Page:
Kennington Park Road, Urban Living, London.

Interpreting The London Vernacular | The Power of Positive Planning

Despite the sensitive location and tight site this project received planning permission through delegated powers. Located on the outskirts of Kennington Park conservation area the design of this scheme emulates the rich roof forms of the adjacent period buildings in a contemporary interpretation of the local architecture. The carving of the main pitched blocks to the front and rear of the site produces a rhythmic vertical façade reminiscent of London’s terraces and the dark, high-pressure laminate cladding suggests richness, quality and substantiality.

Clifton Street Boutique Hotel, Shoreditch, London.

A 250 Bedroom Hotel with conference facilities and restaurant in the heart of Shoreditch. The hotel sits with in a Conservation Area, in which neighbouring historical buildings were analysed in terms of material, scale and grain. This process developed into a ‘DNA’ strategy – deconstructing the analysis and reinterpreting it into the façade. Massing was informed by both the neighbouring buildings and complex Rights of Light and historical deeds.

Design Considerations

  • Create an iconic, landmark design to increase value to potential operators and customers, and gain planning permission.

  • High quality rooms with unique aspect and views to street and City beyond.

  • Avoid repetition through facade patterning informed by surrounding conservation context.

  • Reduction of large scale building mass by facade and form articulation to an appropriate scale at pedestrian level.

  • Reduce impact of facade at higher levels.

  • Engage with streetscape and public realm.

  • Develop standard kit of parts facade construction to allow high quality architecture and design.

  • Create diversity from standard building components.

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Yotel Urban Hotel Concept Development for Yo!

‘Taking work out of the workplace is a redefinition of the relationships between work and home.’ Richard Conner

Simon Woodroffe of Yo Sushi approached Piercy Conner with his concept for small express hotel rooms with a programme similar to checking into a first class seat on an aeroplane.

Continuing research and development of city-living and working the Yotel concept is a simple extension of the nomadic working patterns of many businesses.

These patterns are driven by the preference for face-to-face interaction regardless of communication technology).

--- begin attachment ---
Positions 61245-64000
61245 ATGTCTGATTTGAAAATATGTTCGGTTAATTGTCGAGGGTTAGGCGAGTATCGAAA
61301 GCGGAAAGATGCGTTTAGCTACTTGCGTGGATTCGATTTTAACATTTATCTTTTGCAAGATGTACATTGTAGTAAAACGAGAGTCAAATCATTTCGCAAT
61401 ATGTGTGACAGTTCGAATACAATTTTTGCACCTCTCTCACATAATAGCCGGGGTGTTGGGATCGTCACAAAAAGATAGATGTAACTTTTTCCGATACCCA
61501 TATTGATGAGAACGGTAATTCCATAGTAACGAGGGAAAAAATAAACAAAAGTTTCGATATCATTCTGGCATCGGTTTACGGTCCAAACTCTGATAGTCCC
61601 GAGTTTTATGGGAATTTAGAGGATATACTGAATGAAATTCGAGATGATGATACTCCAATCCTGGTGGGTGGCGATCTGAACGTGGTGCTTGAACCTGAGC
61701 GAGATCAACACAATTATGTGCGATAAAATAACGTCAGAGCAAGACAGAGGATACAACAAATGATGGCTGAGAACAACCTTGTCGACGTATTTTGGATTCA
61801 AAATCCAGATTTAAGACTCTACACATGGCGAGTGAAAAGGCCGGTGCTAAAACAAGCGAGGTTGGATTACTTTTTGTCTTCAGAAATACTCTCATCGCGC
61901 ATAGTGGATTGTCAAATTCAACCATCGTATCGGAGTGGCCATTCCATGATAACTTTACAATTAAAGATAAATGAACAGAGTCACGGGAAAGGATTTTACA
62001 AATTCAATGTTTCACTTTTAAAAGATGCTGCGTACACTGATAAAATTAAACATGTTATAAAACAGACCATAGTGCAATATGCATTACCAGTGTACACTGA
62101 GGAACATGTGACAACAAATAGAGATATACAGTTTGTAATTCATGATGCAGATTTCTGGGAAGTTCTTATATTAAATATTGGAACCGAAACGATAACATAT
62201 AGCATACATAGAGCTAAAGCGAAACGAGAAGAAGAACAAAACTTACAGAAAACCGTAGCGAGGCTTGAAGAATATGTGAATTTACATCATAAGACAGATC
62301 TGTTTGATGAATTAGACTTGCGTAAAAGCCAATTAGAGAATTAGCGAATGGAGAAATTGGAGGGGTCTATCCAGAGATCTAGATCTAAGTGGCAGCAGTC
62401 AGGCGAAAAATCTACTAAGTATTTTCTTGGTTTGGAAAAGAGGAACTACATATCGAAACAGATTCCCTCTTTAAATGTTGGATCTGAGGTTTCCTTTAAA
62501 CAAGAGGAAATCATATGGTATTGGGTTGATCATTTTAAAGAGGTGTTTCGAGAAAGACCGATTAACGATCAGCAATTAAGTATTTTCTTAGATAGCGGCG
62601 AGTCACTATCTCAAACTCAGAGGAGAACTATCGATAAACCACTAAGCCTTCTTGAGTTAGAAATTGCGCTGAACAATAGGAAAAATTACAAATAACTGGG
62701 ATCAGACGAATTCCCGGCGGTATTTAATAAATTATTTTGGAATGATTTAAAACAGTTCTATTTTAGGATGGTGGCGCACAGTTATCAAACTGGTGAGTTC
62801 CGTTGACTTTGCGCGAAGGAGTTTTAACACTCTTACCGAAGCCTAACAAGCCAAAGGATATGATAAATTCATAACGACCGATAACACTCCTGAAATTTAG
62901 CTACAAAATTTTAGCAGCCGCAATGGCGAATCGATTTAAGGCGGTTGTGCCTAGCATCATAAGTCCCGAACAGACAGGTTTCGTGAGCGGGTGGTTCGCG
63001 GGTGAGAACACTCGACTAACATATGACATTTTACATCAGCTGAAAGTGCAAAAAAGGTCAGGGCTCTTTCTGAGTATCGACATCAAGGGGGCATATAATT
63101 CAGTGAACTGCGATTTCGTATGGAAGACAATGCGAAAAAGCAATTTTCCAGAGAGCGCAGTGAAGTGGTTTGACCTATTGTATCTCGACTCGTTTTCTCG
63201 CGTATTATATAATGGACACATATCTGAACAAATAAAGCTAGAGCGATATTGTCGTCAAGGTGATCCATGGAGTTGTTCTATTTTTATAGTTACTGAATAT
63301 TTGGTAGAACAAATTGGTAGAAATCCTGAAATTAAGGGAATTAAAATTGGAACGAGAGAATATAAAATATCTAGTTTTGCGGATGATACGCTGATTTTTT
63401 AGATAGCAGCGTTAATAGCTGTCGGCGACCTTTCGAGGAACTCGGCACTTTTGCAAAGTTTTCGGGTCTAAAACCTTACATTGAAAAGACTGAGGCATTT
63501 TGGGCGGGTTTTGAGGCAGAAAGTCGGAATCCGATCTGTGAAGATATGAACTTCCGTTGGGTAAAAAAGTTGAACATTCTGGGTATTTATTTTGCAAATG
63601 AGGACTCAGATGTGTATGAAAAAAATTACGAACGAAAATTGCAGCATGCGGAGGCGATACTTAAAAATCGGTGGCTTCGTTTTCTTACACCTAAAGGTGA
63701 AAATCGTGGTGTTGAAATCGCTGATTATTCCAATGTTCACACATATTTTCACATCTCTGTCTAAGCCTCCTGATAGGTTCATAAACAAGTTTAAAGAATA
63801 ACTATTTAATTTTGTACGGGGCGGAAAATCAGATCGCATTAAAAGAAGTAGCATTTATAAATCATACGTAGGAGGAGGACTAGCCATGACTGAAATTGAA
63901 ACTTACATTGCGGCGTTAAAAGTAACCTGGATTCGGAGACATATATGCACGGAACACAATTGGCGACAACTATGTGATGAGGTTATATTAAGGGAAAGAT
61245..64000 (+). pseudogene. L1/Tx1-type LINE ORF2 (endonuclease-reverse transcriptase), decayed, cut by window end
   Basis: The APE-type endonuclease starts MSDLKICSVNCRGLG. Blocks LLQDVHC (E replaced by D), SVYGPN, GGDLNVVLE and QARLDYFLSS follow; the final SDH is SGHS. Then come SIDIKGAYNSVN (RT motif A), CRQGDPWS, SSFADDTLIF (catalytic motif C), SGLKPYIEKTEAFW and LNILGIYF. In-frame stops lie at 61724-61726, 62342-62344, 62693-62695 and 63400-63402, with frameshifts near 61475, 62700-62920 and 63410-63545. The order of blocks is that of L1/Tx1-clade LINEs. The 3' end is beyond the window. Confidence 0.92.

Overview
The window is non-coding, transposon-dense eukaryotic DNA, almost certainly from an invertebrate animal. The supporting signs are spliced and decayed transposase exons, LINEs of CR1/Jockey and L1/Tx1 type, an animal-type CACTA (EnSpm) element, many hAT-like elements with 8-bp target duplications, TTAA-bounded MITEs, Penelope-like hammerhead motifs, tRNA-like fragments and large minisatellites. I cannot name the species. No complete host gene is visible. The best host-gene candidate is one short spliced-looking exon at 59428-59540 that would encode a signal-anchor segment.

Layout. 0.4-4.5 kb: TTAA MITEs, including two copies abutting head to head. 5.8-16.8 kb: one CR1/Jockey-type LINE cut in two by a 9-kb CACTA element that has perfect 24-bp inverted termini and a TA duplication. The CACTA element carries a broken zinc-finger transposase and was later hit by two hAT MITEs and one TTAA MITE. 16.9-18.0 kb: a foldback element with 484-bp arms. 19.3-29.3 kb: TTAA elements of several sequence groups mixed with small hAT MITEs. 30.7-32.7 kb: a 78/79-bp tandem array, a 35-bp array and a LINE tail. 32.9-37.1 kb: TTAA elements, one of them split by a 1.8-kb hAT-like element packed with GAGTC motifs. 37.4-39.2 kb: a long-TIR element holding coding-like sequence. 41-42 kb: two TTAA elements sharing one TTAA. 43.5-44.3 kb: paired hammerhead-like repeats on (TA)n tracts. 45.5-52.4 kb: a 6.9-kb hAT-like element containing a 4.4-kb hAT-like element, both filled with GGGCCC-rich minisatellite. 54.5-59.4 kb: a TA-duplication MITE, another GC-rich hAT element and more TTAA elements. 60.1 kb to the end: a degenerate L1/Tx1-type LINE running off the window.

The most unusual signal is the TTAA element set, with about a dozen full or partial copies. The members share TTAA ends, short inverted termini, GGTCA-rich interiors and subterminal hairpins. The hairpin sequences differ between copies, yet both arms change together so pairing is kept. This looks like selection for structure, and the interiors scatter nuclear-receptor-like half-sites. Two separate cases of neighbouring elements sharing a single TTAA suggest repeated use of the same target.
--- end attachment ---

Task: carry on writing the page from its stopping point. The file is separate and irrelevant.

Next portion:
The Yotel sleeping pods are intended to provide advanced communication facilities and a crash-pad for the weary travelling business executive.

Piercy Conner’s initial focus was on the construction of the Yotel sleeping pods and the implications on building typology and use-class, structure, and facade. 

Microflat Microlife Live Installation, Selfridges, London.

Microlife was a living exhibition that aimed to demonstrate a viable inner city urban living solution for key-workers and young professionals. Microlife is all about dense urban living; a lifestyle that benefits from drastically reduced commuting times, vibrant city life, energy efficiency and affordability.

A fully functional Microflat was tested by Warren and Helene who lived in the Microflat prototype in Selfridges for 2 weeks.

 
‘Putting a Microflat in the Selfridges window was a PR idea bordering on genius.’
— Hugh Pearman, The Times

Results (January 2002)

Approximate PR value £2 Million (PR Week).
Over 90,000 website hits.
3,000 interested buyers registered.
22% registered are over 55.
2 schemes currently in negotiation with local authority.

 

Microflat Affordable Key Worker Inner City Living.

‘Research by the Social and Economic Research Council suggests that 60,000 key workers will leave the capital over the next 10 years – but all worker’s housing needs must be addressed, not just the needs of those in the essential or key services. It is forecast that 80% of the increase in households by 2016 will be in single-person households and that, by 2011, 40% of London’s households will comprise only one person.’

Capital Gains: Making high density housing work in London, London Housing Federation

High Density Urban Living

Microflats are small efficiently designed, environmentally friendly, high quality, compact dwellings that use boat design and new technology to provide intelligent living space.

Microflat Living is a continuation of ideas by Japanese architect Kisho Kurokawa in the late 1960’s.

Kurokawa’s Nakagin Capsule Tower was responding to intense pressure on available land in Tokyo by providing compact beautifully designed living pods for young people and a crash pad for weary business executive commuters.

The success of London as the capital of Europe and number one destination for Britain’s young workers has put land in the capital under similar pressure.

 

Futopia 2096 The Future of Home 20th Anniversary Edition.

Futopia 2096 was my final thesis project. It was presented and submitted 20 years ago at the end of my 4th year at architecture school which was the first year of my post-graduate diploma in architecture at The Bartlett, University College London.

The project set by my tutors was to explore the concept of ‘HOME’. I decided to look to the future and envision how technology might marry with a more traditional model of luxury villa or mansion style suburban home ownership complete with separation, security and privacy while still establishing and maintaining a level of meaningful connection with family, friends, neighbours and colleagues.

At the time students would display drawings and models for their final presentation. However, having taken out a relatively huge student loan to buy an Apple Power Macintosh 8500 (the first Mac to have built-in video capture and export capabilities) I created a computer-generated (CG) animated film. I did not produce any drawings or physical models which were the norm to communicate architecture at that time. Presenting an architectural thesis project in this way was a first in the country and dare I say it probably the world.

Watch the video below.
Read more about the project here.

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If you have a Transformational Project you’d like to discuss please email Richard Conner to arrange a discovery session.